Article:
Feeling Depleted? Time to Ditch, Delegate, and Delete

Burnout doesn’t occur because we’re solving problems; it occurs because we’ve been trying to solve the same problem over and over.” ―Susan Scott

Source: Ankush Minda/unsplash

The problem with problem-solving lies with change. AKA, doing differently. Do I focus on mindfulness or speaking my mind? Should I practice deep-breathing or deep exploration of my thoughts? Can I process this pain with a friend or do I need a therapist? Will going for a run clear my thoughts or should I take a hike?

While everyone is unique and different and problem-solving methods change and evolve over time, one fact remains true: the crux of problems lies in tolerating unhealthy behaviors.

Having healthy boundaries entails tightening that invisible line around yourself which delineates what is okay, and what is not okay. Because our lives are fluid, our limits around acceptable behavior should be, too.

Burnout takes its toll on mental health. Coined in the 1970s by psychologist Herbert Freudenberger, “burnout” is the loss of motivation and a growing sense of emotional depletion. At its core, burnout occurs when a person’s ability to complete a task is compromised by their ability to cope with stress. Research from a team of psychological scientists in Sweden provides strong evidence that workplace burnout can alter neural circuits, even leading to neurological dysfunction.

Signs of Mental Burnout:

  •     Feeling exhausted much of the time
  •     Feel that every day at work is a bad day
  •     Feeling little joy or interest in your work, or social life
  •     Feeling overwhelmed by your responsibilities
  •     Engaging in unhealthy behaviors, such as excess drinking
  •     Having less patience with others than you used to
  •     Feeling hopeless about your life or work
  •     Experiencing physical symptoms of stress such as chest pain, shortness of breath, sleeplessness, or heart palpitations. (Schedule a physical exam, if this describes you)

Strategies to reduce anxiety, depression and stress-related illness commonly associated with burnout:

—Identify and deal with the real problem. Too often we avoid the very obstacles which keep us mired in misery. Avoidance magnifies our stress and anxiety, which makes for a worse outcome down the road. Sure, it would be great if your spouse was fluent in The Gottman Institute’s signs of partner distress, but you can’t expect people to read your mind. You can blame your stress on raising three kids, but does that help him/her understand your frustration and growing resentment?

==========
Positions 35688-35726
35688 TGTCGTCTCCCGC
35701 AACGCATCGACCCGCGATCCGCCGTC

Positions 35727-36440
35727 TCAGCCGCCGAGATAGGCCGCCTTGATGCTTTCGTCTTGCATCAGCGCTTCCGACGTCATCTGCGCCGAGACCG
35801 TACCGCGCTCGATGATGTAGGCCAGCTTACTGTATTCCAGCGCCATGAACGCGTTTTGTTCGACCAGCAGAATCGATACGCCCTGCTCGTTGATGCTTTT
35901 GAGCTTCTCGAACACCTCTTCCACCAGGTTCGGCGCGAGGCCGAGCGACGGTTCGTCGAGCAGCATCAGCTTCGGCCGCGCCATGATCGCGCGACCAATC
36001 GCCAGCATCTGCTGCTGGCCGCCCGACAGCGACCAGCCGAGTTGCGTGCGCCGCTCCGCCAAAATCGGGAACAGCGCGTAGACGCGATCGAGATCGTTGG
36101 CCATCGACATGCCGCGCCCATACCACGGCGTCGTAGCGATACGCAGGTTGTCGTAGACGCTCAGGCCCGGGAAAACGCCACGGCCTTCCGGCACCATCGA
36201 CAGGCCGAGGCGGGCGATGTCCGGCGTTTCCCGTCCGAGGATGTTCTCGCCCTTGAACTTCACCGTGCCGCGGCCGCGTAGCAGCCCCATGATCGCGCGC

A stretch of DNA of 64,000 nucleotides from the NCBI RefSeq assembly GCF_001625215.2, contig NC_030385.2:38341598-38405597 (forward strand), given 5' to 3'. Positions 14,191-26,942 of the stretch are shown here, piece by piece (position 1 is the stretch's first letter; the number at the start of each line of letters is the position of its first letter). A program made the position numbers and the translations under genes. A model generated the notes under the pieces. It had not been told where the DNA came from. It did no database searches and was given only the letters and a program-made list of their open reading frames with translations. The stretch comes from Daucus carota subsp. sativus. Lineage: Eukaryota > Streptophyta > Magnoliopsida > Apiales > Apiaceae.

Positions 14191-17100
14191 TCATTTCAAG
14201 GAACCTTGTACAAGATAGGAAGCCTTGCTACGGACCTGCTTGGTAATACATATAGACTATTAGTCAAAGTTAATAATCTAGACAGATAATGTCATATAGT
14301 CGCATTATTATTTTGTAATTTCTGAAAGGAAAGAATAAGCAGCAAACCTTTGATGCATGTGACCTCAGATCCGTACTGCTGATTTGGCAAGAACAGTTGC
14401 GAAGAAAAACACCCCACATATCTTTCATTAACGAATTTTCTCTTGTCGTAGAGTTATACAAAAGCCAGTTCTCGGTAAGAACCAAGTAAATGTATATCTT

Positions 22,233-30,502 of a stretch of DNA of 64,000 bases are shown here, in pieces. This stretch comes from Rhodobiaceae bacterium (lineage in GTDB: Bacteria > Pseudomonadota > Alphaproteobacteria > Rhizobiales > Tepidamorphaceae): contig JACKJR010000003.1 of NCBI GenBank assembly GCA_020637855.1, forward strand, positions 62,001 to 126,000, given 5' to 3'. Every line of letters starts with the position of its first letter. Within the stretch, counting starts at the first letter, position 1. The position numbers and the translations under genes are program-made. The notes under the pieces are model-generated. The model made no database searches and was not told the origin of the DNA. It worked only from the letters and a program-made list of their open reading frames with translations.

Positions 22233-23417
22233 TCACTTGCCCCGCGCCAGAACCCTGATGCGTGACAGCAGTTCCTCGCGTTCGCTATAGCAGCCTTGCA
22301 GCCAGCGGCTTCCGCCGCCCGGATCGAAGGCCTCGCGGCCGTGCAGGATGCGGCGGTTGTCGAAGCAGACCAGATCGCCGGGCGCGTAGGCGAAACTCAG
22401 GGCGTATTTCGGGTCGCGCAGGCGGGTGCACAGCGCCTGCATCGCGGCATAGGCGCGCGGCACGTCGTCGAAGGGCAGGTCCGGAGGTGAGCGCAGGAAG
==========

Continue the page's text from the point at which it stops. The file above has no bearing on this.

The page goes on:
—Ditch unhealthy negative commentary that takes up precious emotional energy. This applies to your inner critic, mean behavior, and the random chatter you’re subjected to while living life.

—Delegate responsibilities at home and work so you’re not burning the candle at both ends. For example:

a). Choose 3 things you are doing for your kids that they can do for themselves (as a parent of a teen, I need to take my own advice on this one). For example, make own lunch, iron school uniform, walk dog daily and vacuum room.

b). Gently talk to your partner, co-worker, roommate, or family member and tell them you feel they’re not pulling their weight.

“Hon, I know I’ve been making the doctor’s appointments for the family, but I’d like you to take over. I posted the contact info for the orthodontist, pediatrician and allergist on the fridge. Please schedule visits for the next few months and write it on the calendar.”

—Delete unwanted email subscriptions, dramatic people, and social media accounts. While the efficiency and convenience of the internet is undeniable, there are costs to our mental health. Unfortunately, social media allows us to post comments anonymously and hide behind default avatars. This lack of transparency encourages some people to say things they normally wouldn’t have the courage to communicate directly.

For an in-depth article about deleting dysfunctional relationships, click here.

—Recognize your signs of mental depletion. Burnout is insidious. The symptoms are not as bad as a full-blown panic attack or a depressive episode, but they’re lurking, nonetheless. Feeling off or describing your mood as “low-energy” are signs. In the therapy room, clients disclose how resentful they feel by those around them. Behaviorally, this presents as passive-aggressive acts, lashing out and expressing contempt (which cycles back into guilt and self-loathing). You’re the expert on your life, which means you get to, and must, call time-out, as necessary.

Most of us like ourselves better when we’re operating from our rational, measured mind, not our angry, fly-off-the-handle, impulsive mind.

Our society glorifies stressed-out, overtime, hustling 24-7 and sleep deprivation. Too bad boundaries don’t make the cut. Instead of, “Whoa—Wendy just pulled her 7th all-nighter to nail that presentation!,” why not revel in, “I’m tired of feeling taken advantage of by certain people. From now on, I vow to ditch, delegate and delete.”

For more guidance around gaining clarity, confidence and healthy boundaries, this article may help.

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